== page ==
Here I set up a VPN using an EC2 instance and OpenVPN and give a step-by-step so you can also.


Fist up - EC2

First things first, we need a server.

Virtual Hardware

Go into the AWS EC2 console and click on the big blue button that says "Launch Instance." I'm selecting an Ubuntu 18.04 instance  - you may have to scroll down to see it in the list. If you're free-tier eligible, select the instance type that's free. I'm not anymore, so I'm picking the cheapest instance type at this time: t3.nano, which comes in at a whopping $0.0052 per hour. For today's pricing check out: https://aws.amazon.com/ec2/pricing/on-demand/.

I'm not saying EC2 is cheap, but...

Configuration

Ok cool. We selected the hardware, next up is to configure details. You can leave the defaults here if you want. I'm only changing one setting on this page, unfortunately not captured in the screenshot. Scroll down and uncheck the "T2/T3 Unlimited" box. This will prevent your instance from consuming more elastic compute units (ECUs) than it's earned, which is great for performance, but comes at a cost. Honestly a personal VPN box doesn't need much compute performance, so just protect against the extra cost and uncheck it.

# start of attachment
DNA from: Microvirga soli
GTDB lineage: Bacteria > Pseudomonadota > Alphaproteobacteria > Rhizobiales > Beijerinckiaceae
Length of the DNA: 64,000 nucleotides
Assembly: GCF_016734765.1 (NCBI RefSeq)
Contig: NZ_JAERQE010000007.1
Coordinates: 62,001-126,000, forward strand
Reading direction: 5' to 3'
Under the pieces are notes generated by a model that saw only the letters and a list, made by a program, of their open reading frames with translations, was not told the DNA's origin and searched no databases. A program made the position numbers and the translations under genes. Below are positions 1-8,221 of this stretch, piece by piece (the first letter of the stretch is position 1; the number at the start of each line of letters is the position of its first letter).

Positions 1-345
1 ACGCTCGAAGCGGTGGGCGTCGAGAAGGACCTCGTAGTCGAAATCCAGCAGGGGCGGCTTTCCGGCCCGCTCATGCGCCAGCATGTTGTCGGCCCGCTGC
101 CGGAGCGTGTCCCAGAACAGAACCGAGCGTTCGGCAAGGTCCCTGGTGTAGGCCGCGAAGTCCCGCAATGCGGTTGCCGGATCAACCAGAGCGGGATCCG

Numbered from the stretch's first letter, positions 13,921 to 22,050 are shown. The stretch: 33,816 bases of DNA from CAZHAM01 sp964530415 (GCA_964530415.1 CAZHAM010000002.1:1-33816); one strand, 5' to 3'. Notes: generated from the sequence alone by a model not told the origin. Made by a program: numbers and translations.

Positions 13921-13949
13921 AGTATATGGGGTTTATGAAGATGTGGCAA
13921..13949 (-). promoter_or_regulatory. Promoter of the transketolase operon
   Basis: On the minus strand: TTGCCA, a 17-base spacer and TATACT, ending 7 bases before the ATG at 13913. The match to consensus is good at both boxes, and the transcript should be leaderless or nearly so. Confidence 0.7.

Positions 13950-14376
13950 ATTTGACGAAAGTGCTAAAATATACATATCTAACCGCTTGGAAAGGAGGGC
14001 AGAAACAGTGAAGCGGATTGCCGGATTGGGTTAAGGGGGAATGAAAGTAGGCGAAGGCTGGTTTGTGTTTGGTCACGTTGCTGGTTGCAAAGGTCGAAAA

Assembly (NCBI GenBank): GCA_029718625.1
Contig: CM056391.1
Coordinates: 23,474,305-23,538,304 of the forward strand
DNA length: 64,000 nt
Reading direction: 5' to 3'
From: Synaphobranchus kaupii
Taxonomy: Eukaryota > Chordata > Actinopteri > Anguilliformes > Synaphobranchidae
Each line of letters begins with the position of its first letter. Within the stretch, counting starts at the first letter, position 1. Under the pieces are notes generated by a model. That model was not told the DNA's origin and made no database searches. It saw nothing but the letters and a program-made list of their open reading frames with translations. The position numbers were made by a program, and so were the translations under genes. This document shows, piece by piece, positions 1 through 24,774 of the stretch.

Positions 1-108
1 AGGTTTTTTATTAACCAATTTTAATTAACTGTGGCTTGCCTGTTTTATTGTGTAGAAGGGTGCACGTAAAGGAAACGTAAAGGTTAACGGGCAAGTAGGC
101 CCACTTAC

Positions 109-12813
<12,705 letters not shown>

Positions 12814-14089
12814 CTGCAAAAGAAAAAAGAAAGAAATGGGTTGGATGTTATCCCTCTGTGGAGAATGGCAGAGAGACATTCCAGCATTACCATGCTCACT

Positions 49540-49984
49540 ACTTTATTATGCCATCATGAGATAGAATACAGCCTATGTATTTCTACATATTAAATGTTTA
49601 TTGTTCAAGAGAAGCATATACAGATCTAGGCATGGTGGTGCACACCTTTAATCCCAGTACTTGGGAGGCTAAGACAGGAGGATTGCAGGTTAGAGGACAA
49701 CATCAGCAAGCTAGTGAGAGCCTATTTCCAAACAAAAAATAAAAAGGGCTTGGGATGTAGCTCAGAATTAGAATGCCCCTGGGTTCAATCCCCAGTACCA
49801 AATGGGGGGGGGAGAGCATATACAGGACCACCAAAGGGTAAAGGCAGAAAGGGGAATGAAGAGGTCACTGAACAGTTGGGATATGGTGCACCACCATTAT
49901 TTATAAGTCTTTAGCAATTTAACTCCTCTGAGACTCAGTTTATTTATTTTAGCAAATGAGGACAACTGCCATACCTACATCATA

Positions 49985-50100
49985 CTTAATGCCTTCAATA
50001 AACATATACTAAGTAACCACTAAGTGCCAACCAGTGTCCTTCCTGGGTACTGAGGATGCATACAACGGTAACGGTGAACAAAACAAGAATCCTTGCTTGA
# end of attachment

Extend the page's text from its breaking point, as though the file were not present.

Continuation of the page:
Configure instance tab

Oh! If you're feeling fancy, you can go in and add user data under "Advanced Details" which will run when the instance is created. I'm not fancy.

Next up is the Add Storage tab... Again I'm cool with the defaults. 8GB is the minimum size for snapshots, so you might as well keep it there. You pay for the size of the volume regardless if it's being used, and 8GB is plenty. So don't change it unless you're a high roller or something. Then do whatever you want.

Oh! You can encrypt if you want. I am. Encryption uses Key Management Services (KMS) keys which are charged, but we are well under the free tier usage limit here. https://aws.amazon.com/kms/pricing/ says we get free AWS-managed keys and 20,000 requests per month. We're good... Finally if you get a list of encryption keys, choose the one labeled "(default) aws/ebs"

OMG Tags!

Ok, so I have learned to enjoy tags. I sucked at them at first. I probably still suck at them. But they're cool, trust me. You can tag all your AWS things making them easy to find if you have a long list of assets, or you can break out the costs separately by tag. I'm a fan. They're set up like Key/Value stores. Pick your keys to be useful across AWS. "Project" is one I like, but also a common one is "Name." That's handy because it's the first column on most AWS console pages, so pre-filling name now saves the "what is this thing?" issue later.

Tag up (to 50)

Security Groups

This is important. Security groups are sort of like network firewalls. They can prevent traffic from reaching your instance and by default allow traffic out*. More than once I've had issues connecting to my instances because of security groups. You can always update it later, but let's just configure it now and move on.

*when configured this way with default VPC.

Configuring the security groups. This is important.